Skip to content

The Swiss have refused to turn their backs on dying Britons who want the choice to end their suffering, nor should we

To date over 150 Britons have been assisted to die at Dignitas in Switzerland. A referendum in the Swiss Canton (State) of Zurich today (Sunday) decided overwhelmingly that the choice of assisted suicide should not be outlawed; either for Swiss nationals, or foreigners.

Commenting, Sarah Wootton, Chief Executive of Dignity in Dying said:

“With the present lack of a safeguarded alternative at home, this result will come as a relief to many people in Britain who want the choice of an assisted death, should they find themselves suffering at the end of life. The people of Zurich have taken a brave decision, and in doing so they have refused to turn their backs on dying Britons who want the choice to end their suffering – nor should we.

“Most of us are uncomfortable with the idea of Britons travelling abroad to die. A minority both here and in Switzerland would like to see assisted dying completely banned, with assisters prosecuted. Whereas many others, like Dignity in Dying, would like to see the process regulated, with strict criteria limiting the choice to terminally ill, mentally competent adults. But the only law we can change is our own.

“Despite today’s news we shouldn’t be relying on the Swiss to provide a compassionate solution for Britons suffering at the end of their lives. The Swiss could decide at any time to restrict assisted suicide to Swiss residents, and furthermore, we shouldn’t be forcing our dying adults to travel to another country in order they can have what they consider to be a dignified death. Our parliament should be setting out who should be allowed to be assisted to die, and in what circumstances, here in the UK.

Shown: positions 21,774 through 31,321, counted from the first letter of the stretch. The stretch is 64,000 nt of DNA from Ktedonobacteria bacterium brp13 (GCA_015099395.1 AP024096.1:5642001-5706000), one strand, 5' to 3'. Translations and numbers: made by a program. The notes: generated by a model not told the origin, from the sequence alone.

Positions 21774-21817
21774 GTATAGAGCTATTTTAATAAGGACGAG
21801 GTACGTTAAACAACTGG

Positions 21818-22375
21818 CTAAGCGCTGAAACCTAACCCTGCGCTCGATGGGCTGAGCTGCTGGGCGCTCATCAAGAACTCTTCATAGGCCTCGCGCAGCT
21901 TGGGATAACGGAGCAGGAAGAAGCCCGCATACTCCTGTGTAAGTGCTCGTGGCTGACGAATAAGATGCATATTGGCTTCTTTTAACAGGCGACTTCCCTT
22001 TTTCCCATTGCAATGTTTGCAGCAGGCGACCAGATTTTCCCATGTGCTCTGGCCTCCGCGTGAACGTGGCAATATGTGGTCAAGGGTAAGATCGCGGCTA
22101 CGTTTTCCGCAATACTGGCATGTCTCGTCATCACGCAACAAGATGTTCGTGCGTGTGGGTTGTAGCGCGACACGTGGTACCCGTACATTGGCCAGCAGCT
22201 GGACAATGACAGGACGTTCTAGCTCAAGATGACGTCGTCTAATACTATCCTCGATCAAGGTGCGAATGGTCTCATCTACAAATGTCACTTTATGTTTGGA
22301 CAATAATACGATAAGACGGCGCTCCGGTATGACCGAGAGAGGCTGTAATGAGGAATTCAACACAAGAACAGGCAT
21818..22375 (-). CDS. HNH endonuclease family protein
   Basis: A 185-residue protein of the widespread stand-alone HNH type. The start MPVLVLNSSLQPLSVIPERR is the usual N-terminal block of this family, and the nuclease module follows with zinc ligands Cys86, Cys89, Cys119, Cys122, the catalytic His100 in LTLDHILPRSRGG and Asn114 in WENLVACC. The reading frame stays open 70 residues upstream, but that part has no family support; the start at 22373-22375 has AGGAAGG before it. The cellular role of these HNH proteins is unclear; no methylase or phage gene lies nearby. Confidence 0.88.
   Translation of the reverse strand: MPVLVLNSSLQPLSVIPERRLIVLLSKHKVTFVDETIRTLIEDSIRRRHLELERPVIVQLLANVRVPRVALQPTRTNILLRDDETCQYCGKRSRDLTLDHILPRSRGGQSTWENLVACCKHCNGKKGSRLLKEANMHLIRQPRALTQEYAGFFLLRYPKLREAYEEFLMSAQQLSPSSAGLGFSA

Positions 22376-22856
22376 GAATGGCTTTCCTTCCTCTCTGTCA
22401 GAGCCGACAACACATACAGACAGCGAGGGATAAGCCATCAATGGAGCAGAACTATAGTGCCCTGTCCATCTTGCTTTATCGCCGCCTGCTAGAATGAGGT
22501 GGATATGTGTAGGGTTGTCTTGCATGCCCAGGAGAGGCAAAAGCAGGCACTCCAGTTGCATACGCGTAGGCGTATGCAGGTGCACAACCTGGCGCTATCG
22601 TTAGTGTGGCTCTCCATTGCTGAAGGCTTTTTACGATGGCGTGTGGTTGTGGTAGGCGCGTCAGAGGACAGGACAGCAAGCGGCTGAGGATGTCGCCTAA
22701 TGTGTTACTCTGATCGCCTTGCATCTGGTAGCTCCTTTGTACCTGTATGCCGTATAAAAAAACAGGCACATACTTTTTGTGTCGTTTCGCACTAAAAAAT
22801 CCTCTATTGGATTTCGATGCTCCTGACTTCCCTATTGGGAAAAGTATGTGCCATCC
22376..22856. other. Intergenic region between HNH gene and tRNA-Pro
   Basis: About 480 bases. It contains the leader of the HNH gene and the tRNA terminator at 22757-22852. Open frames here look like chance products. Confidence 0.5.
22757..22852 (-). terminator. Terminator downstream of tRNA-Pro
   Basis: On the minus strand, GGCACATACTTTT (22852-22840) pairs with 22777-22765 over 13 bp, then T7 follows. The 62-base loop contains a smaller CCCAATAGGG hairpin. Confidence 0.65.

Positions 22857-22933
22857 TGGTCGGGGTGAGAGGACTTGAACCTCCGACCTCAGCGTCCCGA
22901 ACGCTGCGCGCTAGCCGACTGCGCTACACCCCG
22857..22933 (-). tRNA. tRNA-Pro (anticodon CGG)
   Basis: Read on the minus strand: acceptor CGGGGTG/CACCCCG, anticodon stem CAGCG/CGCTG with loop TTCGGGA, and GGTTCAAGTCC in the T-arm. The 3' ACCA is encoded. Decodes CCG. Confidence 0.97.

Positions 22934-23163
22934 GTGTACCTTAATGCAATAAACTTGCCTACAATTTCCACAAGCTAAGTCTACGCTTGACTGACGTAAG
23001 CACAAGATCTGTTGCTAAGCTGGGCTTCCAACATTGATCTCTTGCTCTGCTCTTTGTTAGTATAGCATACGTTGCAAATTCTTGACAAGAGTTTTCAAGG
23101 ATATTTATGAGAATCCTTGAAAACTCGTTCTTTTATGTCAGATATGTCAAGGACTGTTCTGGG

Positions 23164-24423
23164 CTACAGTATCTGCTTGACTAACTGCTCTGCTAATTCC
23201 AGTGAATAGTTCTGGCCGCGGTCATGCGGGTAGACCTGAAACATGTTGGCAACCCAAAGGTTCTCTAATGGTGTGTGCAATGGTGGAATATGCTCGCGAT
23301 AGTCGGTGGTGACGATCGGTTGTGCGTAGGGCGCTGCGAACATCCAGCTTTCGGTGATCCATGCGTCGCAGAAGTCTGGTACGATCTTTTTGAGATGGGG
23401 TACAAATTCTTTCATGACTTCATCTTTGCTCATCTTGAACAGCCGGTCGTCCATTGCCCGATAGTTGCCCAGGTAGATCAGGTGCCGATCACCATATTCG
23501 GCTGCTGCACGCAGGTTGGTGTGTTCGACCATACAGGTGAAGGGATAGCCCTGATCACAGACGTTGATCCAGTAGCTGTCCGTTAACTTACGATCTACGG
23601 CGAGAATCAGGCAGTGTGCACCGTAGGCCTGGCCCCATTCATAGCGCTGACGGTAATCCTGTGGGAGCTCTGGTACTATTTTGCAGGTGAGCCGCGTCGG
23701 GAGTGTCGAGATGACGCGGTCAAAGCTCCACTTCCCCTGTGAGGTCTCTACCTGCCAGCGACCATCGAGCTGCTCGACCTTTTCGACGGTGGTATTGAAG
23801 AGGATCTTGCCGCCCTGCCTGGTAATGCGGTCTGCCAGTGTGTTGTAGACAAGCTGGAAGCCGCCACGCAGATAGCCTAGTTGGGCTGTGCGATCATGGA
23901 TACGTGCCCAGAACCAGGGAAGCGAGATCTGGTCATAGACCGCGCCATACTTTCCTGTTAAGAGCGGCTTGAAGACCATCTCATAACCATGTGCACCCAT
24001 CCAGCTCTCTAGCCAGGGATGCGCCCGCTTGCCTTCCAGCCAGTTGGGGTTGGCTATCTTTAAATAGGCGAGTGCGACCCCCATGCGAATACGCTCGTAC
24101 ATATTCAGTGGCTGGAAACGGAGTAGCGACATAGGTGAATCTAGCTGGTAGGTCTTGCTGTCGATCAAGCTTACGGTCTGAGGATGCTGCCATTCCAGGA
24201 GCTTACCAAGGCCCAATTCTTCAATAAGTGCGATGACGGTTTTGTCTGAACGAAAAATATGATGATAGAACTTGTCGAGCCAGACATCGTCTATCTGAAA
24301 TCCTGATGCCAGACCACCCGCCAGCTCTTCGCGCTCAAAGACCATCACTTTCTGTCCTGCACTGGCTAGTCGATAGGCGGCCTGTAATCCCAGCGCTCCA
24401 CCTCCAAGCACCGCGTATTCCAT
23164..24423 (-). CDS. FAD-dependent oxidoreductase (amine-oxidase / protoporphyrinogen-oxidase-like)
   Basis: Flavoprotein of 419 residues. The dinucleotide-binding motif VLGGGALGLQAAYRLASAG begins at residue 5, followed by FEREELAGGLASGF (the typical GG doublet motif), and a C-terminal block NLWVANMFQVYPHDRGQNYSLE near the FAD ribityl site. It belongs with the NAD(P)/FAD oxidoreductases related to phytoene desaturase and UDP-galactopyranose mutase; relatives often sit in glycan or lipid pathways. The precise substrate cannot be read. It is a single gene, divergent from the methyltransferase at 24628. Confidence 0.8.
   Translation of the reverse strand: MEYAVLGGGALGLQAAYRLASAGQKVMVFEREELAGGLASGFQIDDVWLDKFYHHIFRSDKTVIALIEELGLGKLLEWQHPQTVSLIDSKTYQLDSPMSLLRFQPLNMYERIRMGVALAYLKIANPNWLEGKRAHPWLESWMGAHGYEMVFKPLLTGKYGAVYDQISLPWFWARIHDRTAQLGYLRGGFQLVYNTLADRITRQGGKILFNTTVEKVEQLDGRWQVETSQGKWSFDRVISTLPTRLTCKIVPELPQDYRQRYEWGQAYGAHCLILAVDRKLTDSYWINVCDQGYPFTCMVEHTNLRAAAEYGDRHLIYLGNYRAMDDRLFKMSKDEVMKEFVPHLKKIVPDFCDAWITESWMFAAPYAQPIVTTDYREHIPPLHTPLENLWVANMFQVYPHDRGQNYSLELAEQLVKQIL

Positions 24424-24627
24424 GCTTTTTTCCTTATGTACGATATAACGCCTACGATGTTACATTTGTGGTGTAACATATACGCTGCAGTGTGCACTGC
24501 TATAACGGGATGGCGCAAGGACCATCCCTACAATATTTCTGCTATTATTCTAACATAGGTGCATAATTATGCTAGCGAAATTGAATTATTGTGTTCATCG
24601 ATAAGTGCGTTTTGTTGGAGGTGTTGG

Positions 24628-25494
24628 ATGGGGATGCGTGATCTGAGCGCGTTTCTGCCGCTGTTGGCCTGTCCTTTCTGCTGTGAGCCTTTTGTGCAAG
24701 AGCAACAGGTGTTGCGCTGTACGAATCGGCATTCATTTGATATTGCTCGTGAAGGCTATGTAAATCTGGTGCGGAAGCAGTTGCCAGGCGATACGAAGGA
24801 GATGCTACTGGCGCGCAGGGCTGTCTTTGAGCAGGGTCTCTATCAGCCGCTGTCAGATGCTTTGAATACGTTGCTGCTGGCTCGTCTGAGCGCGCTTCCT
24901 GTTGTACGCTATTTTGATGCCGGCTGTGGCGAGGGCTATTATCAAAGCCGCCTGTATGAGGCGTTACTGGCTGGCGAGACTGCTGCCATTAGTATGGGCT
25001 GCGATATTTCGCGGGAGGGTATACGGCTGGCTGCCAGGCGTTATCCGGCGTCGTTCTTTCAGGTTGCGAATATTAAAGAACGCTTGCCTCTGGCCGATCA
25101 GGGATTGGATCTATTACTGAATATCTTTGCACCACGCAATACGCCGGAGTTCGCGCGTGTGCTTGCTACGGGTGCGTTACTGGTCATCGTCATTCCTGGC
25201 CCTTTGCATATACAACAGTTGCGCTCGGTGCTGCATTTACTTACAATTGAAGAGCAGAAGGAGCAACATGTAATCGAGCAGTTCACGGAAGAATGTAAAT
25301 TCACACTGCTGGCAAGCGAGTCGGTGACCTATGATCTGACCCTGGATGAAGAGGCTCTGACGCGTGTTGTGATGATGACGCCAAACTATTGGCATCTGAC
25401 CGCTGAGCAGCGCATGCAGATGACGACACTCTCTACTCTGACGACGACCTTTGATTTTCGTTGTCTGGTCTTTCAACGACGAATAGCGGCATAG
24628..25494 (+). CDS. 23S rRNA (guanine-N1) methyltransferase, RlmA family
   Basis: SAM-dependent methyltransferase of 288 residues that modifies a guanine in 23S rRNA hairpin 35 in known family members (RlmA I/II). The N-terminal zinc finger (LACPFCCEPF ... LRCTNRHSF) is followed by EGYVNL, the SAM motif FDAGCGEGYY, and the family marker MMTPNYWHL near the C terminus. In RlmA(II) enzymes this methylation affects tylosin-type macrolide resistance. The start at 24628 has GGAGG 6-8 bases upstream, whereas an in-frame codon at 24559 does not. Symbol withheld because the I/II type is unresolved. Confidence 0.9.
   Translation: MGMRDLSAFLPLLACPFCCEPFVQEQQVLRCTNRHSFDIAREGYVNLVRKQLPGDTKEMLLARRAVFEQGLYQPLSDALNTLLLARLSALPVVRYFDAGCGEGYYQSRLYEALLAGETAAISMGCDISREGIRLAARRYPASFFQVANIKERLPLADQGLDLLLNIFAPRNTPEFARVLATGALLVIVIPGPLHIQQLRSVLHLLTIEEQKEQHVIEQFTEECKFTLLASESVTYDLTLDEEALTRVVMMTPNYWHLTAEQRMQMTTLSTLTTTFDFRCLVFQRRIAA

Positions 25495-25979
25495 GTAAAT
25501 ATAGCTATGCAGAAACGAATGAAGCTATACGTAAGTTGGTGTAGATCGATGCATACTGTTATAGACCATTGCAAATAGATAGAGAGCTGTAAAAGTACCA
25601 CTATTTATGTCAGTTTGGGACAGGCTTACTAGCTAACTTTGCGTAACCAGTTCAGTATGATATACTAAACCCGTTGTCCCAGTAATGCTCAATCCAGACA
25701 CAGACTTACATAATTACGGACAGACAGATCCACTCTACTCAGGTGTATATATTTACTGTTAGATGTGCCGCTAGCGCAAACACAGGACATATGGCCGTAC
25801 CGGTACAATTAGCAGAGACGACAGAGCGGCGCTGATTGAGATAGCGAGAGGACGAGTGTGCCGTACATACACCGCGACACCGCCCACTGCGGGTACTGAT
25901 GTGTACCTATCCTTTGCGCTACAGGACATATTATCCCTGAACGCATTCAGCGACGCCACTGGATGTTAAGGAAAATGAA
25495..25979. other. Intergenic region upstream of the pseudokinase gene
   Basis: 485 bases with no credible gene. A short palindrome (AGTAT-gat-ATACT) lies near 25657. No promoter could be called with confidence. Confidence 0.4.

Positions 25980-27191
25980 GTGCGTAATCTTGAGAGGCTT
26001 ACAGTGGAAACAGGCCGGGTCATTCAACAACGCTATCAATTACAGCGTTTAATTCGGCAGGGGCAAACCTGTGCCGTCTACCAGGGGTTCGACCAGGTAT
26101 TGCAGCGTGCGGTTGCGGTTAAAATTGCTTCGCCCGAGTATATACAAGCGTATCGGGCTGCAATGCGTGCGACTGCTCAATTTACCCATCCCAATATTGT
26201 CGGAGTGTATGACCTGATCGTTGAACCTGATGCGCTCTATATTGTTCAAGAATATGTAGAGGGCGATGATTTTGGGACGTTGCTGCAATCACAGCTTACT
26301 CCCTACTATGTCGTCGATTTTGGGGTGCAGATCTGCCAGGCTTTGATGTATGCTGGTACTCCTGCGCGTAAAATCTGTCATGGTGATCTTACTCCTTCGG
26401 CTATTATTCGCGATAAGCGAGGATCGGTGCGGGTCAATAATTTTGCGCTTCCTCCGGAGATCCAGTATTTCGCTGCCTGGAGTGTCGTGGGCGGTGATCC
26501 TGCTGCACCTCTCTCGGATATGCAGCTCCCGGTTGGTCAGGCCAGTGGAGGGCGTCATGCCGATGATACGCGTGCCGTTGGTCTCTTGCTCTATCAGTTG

“Decision-makers have so far avoided dealing with this issue, in part because the option is available to those Britons who can afford it and are physically able to travel, to choose an assisted death in Switzerland. However, this is just a small part of the problem. At present, terminally ill people unwilling to suffer against their wishes at the end-of-life are forced to ask loved ones to risk imprisonment and help them to die; others are illegally helped to die by doctors without safeguards, and some attempt to end their lives alone, behind closed doors.

“Much better would be an assisted dying law with upfront safeguards, which would investigate a request to die when the person is still alive and alternative options can be set out. This would better protect potentially vulnerable people, provide choice at the end of life for those suffering unbearably and prevent those who act compassionately towards another’s request to die from lengthy and distressing investigation whilst grieving for the loss of a loved one. Furthermore it would allow people to die at home surrounded by their loved ones.”


Notes to editor:

About Dignity in Dying:

  • Dignity in Dying campaigns for greater choice, control and access to services at the end of life. It advocates providing terminally ill adults with the option of an assisted death, within strict legal safeguards, and for universal access to high quality end-of-life care.
  • Dignity in Dying has over 25,000 supporters and receives its funding entirely from donations from the public.
  • The British Social Attitudes Survey 2010 found that 92% of non-religious and 71% of religious people support assisted dying. This relates to overall support of 82%.

Media Contacts:
For all Dignity in Dying media enquiries, please contact Jo Cartwright on 020 7479 7737 / 07725433025 or at